Top 500 Companies: Aviation – Giving wings to the recovery

In depth
This article is part of the dossier: Africa’s Top 500 Companies

By Pierre-Olivier Rouaud
Posted on Wednesday, 13 April 2022 11:06, updated on Tuesday, 26 April 2022 14:45

An Ethiopian Airlines Airbus 350-900. © Fabrizio Gandolfo / SOPA Images / Sipa

Please take your seats and fasten your seatbelts... we’re coming in for landing. In these still turbulent times, with Covid-19 still a threat and the Russian aggression in Ukraine exacerbating tensions, the clouds are gradually dissipating in the African sky.

According to Abderahmane Berthé, secretary general of the African Airlines Association (AFRAA), “the worst is over”. AFRAA estimates that traffic in February reached 64% of the 2019 level. “A recovery is happening. It remains moderate because all health measures are not lifted, but appears to be faster for companies that had a large network before the pandemic,” Berthé says.

During the first quarter of this year, Ethiopian Airlines, EgyptAir and Royal Air Maroc relaunched their flight programmes. These top three, as well as a number of medium-sized and smaller airlines, are all betting on a market recovery this year. To achieve this, airlines are dusting off their aircraft and bringing out of their hangars those they had mothballed. Some of them are not renewing their sublease contracts with other operators, “a market that has been quite active, paradoxically, for almost a year”, says a consultant in the air industry.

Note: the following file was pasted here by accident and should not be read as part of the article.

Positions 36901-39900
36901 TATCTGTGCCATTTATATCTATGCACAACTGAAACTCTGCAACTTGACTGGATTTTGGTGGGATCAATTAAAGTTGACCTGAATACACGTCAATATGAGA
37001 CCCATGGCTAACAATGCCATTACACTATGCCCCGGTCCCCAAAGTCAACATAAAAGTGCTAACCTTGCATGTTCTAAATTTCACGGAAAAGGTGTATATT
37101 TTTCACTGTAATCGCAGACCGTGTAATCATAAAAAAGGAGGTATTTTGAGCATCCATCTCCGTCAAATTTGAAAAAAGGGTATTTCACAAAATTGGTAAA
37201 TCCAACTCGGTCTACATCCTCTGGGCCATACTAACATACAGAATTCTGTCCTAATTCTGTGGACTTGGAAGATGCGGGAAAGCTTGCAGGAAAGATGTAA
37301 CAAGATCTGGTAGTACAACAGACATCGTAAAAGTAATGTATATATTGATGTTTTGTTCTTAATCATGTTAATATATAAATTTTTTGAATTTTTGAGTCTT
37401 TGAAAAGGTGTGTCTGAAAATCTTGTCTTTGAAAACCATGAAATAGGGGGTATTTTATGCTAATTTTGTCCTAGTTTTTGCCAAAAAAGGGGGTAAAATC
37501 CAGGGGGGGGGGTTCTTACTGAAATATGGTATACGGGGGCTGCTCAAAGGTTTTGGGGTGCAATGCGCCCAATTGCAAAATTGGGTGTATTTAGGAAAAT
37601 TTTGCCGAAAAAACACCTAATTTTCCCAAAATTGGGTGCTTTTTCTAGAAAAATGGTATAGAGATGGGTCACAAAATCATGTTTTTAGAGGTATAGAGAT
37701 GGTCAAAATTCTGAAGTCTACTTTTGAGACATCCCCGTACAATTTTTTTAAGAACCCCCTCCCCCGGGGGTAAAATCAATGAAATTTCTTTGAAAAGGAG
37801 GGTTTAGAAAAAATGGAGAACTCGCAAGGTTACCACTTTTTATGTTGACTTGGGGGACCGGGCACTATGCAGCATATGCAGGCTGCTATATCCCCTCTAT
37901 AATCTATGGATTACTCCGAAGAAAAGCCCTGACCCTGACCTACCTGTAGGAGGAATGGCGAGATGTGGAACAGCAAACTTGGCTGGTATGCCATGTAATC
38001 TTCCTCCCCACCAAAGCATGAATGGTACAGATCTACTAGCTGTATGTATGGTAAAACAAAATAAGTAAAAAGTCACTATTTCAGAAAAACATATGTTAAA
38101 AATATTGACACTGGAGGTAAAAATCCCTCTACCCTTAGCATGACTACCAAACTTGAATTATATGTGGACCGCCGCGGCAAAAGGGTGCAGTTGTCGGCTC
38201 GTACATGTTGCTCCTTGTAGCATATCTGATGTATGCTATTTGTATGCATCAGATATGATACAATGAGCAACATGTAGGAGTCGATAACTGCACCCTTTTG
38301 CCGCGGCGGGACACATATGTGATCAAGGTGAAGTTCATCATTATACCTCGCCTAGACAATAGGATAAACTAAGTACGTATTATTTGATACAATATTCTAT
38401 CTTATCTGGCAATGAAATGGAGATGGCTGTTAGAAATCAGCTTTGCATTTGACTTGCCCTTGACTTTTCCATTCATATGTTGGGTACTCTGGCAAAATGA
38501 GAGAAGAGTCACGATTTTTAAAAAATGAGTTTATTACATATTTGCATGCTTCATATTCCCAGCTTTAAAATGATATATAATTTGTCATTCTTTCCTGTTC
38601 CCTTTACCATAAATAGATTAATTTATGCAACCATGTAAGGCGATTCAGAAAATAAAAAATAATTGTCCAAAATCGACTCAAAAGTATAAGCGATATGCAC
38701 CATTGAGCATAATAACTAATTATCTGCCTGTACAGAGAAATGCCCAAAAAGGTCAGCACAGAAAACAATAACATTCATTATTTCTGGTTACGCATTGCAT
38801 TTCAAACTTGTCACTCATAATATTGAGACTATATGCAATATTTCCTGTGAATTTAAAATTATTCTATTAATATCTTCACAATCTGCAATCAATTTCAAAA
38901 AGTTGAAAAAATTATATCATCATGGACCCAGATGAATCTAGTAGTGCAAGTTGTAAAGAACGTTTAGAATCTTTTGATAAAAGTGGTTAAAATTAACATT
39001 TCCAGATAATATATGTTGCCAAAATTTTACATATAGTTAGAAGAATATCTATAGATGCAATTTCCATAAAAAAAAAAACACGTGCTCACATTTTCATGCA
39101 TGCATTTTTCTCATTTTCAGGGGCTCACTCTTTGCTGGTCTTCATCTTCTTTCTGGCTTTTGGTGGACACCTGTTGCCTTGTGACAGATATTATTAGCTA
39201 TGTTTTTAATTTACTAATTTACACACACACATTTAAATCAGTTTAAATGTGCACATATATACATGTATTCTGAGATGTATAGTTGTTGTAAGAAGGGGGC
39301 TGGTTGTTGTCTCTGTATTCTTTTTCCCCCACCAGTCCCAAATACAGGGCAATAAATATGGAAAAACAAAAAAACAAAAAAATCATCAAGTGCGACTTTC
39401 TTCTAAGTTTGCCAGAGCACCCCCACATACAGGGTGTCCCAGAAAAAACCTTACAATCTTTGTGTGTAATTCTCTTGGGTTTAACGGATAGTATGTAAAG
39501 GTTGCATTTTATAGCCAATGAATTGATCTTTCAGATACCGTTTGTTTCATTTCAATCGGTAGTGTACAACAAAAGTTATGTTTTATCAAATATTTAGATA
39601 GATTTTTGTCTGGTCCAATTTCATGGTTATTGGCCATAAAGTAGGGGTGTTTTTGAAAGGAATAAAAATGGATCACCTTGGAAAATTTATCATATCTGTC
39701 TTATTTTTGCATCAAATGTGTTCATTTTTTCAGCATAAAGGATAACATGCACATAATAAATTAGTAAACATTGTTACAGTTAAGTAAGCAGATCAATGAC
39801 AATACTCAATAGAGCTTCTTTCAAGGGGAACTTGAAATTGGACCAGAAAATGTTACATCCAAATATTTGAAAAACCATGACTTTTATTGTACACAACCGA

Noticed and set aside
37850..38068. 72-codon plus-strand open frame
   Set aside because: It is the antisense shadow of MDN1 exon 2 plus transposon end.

Air Côte d’Ivoire, Royal Air Maroc, Air Algérie, EgyptAir and RwandAir are reopening international routes at a pace that should accelerate until mid-2022. Air Senegal launched a Dakar-New York route in September 2021 with an A330-900. Royal Air Maroc plans to restore all its major intercontinental routes and counts on the recovery of tourism, with the easing of health measures. It also has a historic new route with Israel in a codeshare with El Al Israel Airlines. EgyptAir has recently launched its first direct flights to Dublin, Ireland and Kinshasa, DRC.

At Ethiopian Airlines, Tewolde GebreMariam, the emblematic boss of the continental leader, announced the return to service of its Boeing 737 Max on 1 February, after rigorous testing. Three years after the tragedy of Flight 302, the company now has fewer than a dozen aircraft parked out of the 123 in its fleet.

Nimble airlines use their hubs

A notable factor affecting which airlines are bouncing back is that “companies that had developed a hub system before the crisis are better able to quickly take advantage of the recovery”, says Didier Bréchemier, a senior partner at consultants Roland Berger. Channelling flights through a transport hub enables airlines to fill more seats.

However, the crisis has taken its toll. In Africa, according to the International Air Transport Association (IATA), traffic in 2020 fell by a staggering 65.7% to 34.3 million passengers. The passenger figure is estimated at 55 million in 2021, still down by more than 40% on pre-crisis levels.

Fleet modernisation is an imperative for companies, especially in times of high fuel prices.